If one point of agreement exists among influencers and business leaders, it is that how people do business in the coming years will change and how we define wealth will also change.

You may be wondering how this applies to writing. Don’t worry, I’ll tie that in.

Our Learning is Different

When was the last time you attended a large in-person event? I’ll bet it is likely more than a year ago.

In practical terms, the age of the huge conferences where many business people met clients may be over, at least for a while. Business trips may also be mostly a thing of the past. I know my carry on luggage has a layer of dust on it.

How will people make business connections in the future

In my own business, I addressed this need by designing and giving a course on online networking in April 2020. The class filled quickly (evidence that many are recognizing the value of online solutions to networking), and the attendees participated with commitment and enthusiasm.

The success of the course encouraged me to develop additional projects in this vein. It also brings home once again, the principle that has guided me for decades in my various businesses.

I have clarity about my priorities. One of these is to provide innovative services that my potential clients need. Another—and this goes to the heart of my business philosophy—is that my customers, clients, students, and authors are my wealth.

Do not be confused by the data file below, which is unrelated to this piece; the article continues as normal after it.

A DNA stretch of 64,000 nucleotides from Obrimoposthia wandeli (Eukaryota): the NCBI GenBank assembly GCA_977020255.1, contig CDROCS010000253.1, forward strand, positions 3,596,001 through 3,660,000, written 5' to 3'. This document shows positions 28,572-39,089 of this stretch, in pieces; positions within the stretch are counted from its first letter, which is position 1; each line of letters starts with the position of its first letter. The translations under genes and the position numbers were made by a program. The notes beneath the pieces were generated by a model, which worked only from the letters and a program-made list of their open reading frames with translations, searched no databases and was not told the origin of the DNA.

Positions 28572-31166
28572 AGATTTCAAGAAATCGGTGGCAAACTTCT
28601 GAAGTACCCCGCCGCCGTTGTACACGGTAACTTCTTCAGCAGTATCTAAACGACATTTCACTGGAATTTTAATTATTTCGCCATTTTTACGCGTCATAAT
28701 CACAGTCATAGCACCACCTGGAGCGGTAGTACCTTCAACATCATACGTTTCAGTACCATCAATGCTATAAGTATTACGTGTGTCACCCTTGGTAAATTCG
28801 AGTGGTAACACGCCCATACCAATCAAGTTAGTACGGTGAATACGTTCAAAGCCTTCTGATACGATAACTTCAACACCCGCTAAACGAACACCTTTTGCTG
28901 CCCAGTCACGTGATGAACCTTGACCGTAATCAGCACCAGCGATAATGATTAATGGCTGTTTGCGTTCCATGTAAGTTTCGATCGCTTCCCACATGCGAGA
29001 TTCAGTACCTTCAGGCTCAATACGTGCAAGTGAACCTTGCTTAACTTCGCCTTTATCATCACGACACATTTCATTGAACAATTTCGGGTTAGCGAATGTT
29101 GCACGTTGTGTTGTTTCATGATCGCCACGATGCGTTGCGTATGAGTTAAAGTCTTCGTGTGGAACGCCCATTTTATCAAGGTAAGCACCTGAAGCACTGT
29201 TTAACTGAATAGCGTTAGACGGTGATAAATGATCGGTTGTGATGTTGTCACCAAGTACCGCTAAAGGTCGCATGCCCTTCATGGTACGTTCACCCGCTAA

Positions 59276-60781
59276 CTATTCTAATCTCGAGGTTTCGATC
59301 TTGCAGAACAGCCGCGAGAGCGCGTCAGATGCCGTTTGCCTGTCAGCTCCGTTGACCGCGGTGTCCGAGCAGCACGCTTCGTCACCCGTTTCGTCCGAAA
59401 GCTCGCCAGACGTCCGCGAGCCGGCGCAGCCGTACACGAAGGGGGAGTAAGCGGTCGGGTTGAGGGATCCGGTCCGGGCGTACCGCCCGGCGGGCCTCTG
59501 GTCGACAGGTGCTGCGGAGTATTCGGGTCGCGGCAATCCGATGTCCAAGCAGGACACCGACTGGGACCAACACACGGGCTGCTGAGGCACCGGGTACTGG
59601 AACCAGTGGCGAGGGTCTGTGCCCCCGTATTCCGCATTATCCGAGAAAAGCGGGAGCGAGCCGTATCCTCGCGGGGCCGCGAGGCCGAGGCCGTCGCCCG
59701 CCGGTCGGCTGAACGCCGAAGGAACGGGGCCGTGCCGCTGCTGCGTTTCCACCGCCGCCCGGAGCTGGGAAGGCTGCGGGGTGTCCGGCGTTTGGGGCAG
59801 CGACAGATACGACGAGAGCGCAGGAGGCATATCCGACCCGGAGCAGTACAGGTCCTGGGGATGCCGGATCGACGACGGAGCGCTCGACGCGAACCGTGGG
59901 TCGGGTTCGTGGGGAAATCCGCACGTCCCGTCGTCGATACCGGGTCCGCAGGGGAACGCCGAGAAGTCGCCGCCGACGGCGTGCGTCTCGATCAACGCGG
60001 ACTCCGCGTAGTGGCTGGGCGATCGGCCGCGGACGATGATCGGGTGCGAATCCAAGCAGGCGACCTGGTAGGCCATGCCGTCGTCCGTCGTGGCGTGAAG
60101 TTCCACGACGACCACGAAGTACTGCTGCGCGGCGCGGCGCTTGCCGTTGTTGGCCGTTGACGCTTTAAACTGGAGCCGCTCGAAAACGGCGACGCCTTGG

They’re how You Define Wealth, Too

More than has been true in recent history, potential clients and customers, both corporate and individual, spending more carefully and looking for the best value for their money.

They will also be looking for businesses that genuinely care about their needs, that want to help them to prosper.

The time has come for any business that wants to succeed to recognize this:

The true wealth of any business is its customers and/or clients. Nurturing these relationships is more important than any other practice related to your company.

Businesses must find new ways to communicate and expand established successful practices.
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Videoconferencing and other online techniques will continue to flourish. We can expect to see innovations and improved technologies and security.

However, companies will also need to develop increased expertise in written methods of communication. Blogs, newsletters, podcast transcripts, and books will proliferate. And you’ll surmount the challenges of writing a book.

To preserve and strengthen your business will take imagination and focus. Written communication can provide a valuable way to connect meaningfully with the wealth represented by your clients and customers. You’ll be able to define wealth in terms of the numbers of people you serve to help them in their lives.

Pat Iyer hosts Writing to Get Business podcast, found on patiyer.com.